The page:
It is why church services have a formula for their worship music. Most churches do 3-4 songs. The opening song is really upbeat and gets the blood pumping. The second song is upbeat, but allows a little bit of introspection and reflection. The third song (if there are 4 per service) is very upbeat and meant to get you ready for the lights to raise and get you into the mood to shake peoples’ hands. You want to fellowship with people. You feel good about saying “hi” to the stranger next to you. The fourth song is usually a very slow song. This is a song of true reflection that usually contains something that touches upon the sermon topic. This is the song that gets your heart ready to hear the message. It slows you down, gets you reflecting, and, yes, sometimes I have cried during this song.

But what about all those songs? And what about that Christian station you listen to throughout the week?

More people quote Christian song lyrics than they do Scripture. And many times the people believe that the words are coming directly from Scripture.

A lot of times, that simply is not true.

Sadly, there is a LOT of bad theology in the CHRISTIAN music we listen to.

Ephesians 4:14 – As a result, we are no longer to be children, tossed here and there by waves and carried about by every wind of doctrine, by the trickery of men, by craftiness in deceitful scheming

Part of the problem lies in what we see as the purpose for Christian music. When we see music used in the Bible, the overarching theme of music is to PRAISE GOD. The music is never meant for the unbelievers. It is meant for believers.

Today, entire record labels are created to reach the lost. Just look at Lecrae, Tedashii and the 1:16 Clique. They go out with a focus of reaching the lost for Christ.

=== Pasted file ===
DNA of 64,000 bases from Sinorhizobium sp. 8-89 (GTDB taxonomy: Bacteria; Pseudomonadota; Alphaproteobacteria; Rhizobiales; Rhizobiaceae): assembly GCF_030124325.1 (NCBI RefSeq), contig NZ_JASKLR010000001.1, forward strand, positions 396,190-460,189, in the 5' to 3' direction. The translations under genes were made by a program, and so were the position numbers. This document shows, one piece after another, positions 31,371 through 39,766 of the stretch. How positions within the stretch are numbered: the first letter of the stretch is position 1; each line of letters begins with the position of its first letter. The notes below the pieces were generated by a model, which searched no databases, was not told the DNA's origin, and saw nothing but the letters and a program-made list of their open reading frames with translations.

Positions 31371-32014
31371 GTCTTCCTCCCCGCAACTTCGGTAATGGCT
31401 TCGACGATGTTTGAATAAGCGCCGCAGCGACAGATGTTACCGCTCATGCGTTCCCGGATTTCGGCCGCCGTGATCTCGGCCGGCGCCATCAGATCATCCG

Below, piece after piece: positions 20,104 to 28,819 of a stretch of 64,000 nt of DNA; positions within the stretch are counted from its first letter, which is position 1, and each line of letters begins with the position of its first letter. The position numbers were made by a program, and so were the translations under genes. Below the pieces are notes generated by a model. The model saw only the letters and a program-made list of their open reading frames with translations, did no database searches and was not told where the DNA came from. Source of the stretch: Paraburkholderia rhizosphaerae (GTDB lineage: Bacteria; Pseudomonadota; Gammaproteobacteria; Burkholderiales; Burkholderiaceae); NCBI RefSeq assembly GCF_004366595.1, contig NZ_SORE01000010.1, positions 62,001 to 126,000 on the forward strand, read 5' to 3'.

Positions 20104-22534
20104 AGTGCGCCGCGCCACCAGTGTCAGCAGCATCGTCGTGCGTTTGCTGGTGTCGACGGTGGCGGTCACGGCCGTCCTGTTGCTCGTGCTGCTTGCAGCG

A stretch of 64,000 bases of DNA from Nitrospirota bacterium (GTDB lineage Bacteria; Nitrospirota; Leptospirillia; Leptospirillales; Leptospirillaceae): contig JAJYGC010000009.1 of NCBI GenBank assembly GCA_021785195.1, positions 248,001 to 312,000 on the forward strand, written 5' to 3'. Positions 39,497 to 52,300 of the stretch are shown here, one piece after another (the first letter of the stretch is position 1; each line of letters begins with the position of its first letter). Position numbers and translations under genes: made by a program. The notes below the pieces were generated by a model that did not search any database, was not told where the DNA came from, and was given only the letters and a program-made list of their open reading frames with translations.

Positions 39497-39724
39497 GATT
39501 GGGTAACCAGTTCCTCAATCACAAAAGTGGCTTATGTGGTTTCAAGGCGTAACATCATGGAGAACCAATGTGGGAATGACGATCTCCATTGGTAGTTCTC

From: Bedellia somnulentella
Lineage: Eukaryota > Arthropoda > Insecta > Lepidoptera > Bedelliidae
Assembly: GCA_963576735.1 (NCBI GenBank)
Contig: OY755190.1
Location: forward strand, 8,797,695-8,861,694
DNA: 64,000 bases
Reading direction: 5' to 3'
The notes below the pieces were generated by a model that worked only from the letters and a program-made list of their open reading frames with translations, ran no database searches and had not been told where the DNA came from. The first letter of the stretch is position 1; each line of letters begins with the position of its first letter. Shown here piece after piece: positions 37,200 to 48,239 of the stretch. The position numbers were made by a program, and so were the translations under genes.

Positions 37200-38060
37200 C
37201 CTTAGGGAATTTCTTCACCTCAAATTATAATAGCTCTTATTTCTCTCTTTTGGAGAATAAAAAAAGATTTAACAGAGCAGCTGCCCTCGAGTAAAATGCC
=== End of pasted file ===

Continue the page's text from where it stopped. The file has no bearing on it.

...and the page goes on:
But Fred, aren’t we supposed to go out and reach the lost?

Hmmm….I don’t know if we are truly reading the same Bible if that is our only mission in the church. Jesus’ Great Commission to us is to “Go and make disciples of all nations, baptizing them in the name of the Father and the Son and the Holy Spirit and teaching them to obey everything I have taught you.”

We get stuck on that word “Go” but we rarely focus on the word “disciples.”

Much of our music is “Go” music.

Very little is “disciple” music.

When I heard Daniel Amos for the first time (and, by the way, I still love their music, but I have a different view of it) I thought these guys were amazing Christian scholars. Without even realizing it, their album praised the name of William Blake more than it praised the name of Jesus. As a matter of fact, the name of Jesus is not said once in that first album that I bought. And this band put out 14 albums under the name Daniel Amos (or DA in their post-punk years), 7 solo albums by the lead singer Terry Scott Taylor, 6 albums as their pop alter egos of The Swirling Eddies, and 11 albums as another alter ego (this time Americana and Country music) of the Lost Dogs.